There are some habits that are etched so deeply into our childhood bones their shadows survive every reinvention. Our response to music is an example, as I have written about before. Our spending habits are another.
I grew up in a household where all unnecessary spending was avoided, and most non-essential spending was considered unnecessary. This is a good principle but can be taken to extremes and can be counterproductive (e.g. Buying sale items that you don’t need (and often don’t even want) is never a bargain!)
A persistent legacy is my need to justify any spending that I perceive to be self-indulgent. The definition of self-indulgent is not data-driven, evidence-based, systematic, or based on reason at all. I have no definition – it’s just how the potential expense makes me feel. Or maybe it’s how I subconsciously think it would make my parents feel.
All musical expenses feel self-indulgent.
Which is why I struggled for weeks before buying a second guitar. “How can you need two guitars?” I told myself. Sometimes adding maliciously “You can’t even play the one you’ve got”.
It all started with Laura Marling
I fell in love with Laura Marling, when I accepted a spare ticket to her 2012 show at the Royal Albert Hall, though l knew nothing about her or her music. My love was ignited before the gig began when she announced she would play the songs on her album in order without saying anything.
Then she started singing and I was a goner. Her delivery, tone, and storytelling are unique, at once soothing and stimulating.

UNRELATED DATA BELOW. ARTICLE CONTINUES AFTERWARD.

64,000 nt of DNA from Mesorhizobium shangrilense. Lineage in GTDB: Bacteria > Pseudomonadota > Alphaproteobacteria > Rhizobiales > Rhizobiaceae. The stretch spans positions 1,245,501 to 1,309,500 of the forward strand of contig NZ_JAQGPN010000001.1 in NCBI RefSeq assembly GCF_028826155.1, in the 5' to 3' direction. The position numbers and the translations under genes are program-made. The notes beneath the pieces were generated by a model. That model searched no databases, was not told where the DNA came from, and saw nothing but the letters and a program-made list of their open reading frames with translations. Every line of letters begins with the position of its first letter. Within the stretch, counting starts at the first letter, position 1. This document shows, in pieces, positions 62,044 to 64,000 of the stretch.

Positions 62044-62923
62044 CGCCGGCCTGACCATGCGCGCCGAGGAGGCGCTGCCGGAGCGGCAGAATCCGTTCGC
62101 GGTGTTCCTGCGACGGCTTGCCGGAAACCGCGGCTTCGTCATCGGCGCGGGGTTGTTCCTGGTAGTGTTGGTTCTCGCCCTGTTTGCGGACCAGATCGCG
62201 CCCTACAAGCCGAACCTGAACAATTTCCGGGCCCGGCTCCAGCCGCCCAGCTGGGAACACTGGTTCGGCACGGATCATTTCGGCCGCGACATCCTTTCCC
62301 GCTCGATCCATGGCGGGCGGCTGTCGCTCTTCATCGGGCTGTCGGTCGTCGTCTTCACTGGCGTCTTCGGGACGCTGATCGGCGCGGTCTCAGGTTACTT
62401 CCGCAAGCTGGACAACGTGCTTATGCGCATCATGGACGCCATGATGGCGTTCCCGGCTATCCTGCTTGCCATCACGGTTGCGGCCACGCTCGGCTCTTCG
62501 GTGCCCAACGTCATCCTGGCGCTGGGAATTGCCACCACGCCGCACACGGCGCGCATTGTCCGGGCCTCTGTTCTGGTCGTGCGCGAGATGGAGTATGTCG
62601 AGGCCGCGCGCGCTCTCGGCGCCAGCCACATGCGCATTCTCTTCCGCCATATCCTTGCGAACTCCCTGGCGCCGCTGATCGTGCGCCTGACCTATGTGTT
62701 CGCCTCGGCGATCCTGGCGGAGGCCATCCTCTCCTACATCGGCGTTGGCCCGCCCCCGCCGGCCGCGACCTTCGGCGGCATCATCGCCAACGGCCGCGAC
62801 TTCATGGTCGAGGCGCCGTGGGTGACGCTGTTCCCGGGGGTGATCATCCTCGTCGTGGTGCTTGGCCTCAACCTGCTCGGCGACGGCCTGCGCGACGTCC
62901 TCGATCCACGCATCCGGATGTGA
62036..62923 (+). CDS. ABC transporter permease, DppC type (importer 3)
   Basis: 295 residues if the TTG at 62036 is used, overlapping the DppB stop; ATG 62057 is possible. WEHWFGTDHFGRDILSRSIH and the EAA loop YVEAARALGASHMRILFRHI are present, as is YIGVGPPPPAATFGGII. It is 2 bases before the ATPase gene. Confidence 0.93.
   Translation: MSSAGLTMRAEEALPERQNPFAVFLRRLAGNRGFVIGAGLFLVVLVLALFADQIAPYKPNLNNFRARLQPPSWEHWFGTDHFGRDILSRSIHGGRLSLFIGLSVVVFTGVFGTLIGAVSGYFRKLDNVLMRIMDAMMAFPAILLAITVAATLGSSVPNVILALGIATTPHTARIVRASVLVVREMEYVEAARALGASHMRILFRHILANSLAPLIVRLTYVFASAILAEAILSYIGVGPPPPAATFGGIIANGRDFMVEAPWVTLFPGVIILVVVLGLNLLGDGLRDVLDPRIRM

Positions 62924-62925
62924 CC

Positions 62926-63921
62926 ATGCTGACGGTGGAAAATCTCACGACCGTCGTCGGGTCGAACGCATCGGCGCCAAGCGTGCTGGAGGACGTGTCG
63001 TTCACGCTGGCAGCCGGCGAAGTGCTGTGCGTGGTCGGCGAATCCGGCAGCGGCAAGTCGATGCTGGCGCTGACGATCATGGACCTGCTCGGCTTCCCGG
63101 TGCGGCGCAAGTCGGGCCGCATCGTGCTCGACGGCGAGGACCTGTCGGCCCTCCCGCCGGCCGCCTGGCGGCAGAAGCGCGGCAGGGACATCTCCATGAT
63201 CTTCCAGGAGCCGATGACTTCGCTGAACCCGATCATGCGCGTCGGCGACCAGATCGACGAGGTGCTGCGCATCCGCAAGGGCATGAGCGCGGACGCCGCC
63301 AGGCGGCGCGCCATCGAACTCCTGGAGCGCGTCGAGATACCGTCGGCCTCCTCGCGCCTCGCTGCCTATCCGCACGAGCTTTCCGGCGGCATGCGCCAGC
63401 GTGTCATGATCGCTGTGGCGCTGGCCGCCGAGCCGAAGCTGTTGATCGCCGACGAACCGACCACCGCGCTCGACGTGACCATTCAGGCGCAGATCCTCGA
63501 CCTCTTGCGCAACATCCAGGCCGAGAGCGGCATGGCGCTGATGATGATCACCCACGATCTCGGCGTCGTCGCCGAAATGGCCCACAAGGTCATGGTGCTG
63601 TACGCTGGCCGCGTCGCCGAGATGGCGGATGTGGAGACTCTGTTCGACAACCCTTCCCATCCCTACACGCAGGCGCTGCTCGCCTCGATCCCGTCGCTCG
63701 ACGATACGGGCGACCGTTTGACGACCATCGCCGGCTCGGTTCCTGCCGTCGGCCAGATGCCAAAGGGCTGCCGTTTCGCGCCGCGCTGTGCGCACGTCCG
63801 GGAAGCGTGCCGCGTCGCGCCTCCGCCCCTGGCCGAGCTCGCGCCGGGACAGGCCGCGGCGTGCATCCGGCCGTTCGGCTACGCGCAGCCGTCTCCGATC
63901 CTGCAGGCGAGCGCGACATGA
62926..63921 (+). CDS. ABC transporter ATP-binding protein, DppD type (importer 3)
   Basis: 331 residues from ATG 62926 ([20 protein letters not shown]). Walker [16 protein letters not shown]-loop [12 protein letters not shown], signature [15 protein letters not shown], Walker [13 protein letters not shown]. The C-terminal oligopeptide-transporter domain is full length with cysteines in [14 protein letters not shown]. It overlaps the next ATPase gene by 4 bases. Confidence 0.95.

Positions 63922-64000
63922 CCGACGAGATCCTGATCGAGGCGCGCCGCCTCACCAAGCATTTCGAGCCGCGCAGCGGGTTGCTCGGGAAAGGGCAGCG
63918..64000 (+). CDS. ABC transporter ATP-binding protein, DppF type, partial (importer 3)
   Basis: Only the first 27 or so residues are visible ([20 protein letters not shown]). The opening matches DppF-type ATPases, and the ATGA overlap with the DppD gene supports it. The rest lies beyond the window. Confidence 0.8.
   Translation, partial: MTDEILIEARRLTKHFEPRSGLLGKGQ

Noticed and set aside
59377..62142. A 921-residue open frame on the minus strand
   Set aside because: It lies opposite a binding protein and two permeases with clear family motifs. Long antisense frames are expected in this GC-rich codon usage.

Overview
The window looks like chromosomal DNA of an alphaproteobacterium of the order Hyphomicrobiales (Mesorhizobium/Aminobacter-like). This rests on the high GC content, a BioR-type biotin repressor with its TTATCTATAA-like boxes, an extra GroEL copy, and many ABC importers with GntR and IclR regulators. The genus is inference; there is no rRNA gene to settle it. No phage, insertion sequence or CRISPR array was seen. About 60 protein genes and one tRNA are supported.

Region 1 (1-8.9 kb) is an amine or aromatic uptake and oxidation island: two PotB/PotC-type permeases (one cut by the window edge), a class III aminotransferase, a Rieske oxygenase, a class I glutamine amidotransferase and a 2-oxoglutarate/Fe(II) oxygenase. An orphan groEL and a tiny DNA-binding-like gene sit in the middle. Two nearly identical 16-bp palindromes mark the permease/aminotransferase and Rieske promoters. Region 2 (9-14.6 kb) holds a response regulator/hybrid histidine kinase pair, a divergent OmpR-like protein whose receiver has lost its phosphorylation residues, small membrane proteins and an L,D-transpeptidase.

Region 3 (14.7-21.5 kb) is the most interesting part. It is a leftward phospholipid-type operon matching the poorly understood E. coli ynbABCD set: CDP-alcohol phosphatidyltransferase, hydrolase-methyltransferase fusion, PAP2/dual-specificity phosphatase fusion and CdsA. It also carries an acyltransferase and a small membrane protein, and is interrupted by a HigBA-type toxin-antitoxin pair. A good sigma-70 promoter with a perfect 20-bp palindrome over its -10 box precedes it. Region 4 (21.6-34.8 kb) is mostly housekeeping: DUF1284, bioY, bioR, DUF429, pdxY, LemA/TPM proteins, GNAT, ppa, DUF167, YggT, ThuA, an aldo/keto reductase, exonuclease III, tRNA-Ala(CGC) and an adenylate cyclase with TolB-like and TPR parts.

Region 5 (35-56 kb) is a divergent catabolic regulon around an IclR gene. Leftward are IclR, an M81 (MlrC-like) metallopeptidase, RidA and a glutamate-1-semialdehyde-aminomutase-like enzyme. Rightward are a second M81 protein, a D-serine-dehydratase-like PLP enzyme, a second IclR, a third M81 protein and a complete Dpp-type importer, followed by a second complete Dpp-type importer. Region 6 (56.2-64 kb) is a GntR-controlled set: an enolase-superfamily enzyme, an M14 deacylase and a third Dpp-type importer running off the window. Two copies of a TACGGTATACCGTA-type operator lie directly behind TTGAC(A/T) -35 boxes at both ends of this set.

A year ago, she was back at the Royal Albert Hall playing with the 12 Ensemble as part of the proms. Sadly, I wasn’t there, but thankfully, it is freely available to watch.
‘Suite’ which includes ‘Take the Night Off’, ‘Once I was an Eagle’, ‘You Know’, and ‘Breathe’ is a favourite of mine and I was struck by how weird but achievable the guitar accompaniment looked. Weird because the notes didn’t seem to fit, achievable because there were no hard chord changes.
Alternate tunings - wow!
I looked up the chords and discovered that for Suite her guitar is in a non-standard tuning (DADDAD). This makes it much easier to play and gives a different, moodier quality to the guitar sound.
I fell into a whirl of exploring alternate tunings from which I am yet to emerge. And to finding Laura’s charming IG tutorials on how to play her songs, including Suite.
Passion to paralysis
I was so excited to explore songwriting in alternate tunings. I thought it would bring a new dimension to my music and liberate me from the constraints of playing in standard tuning with tiny hands. I was wrong. I stopped playing guitar altogether, the time and pain of re-tuning turned out to be even more of a constraint.
Paralysis to purpose
A little voice in my head started whispering – “why not buy another guitar so you can have one in standard tuning and one in another tuning?”
Several months and many internal struggles later, I bought a Gretsch G9500 parlor guitar which I keep tuned to DADGAD.
I’ve written my first song on it – called ‘Rosie, Take a Bow’ which I promise to share with you very soon.
Yours Hopefully is an experiment in living hopefully. With music and musings, from a singer-songwriter-scientist. Why not subscribe and get a post every Sunday in your inbox?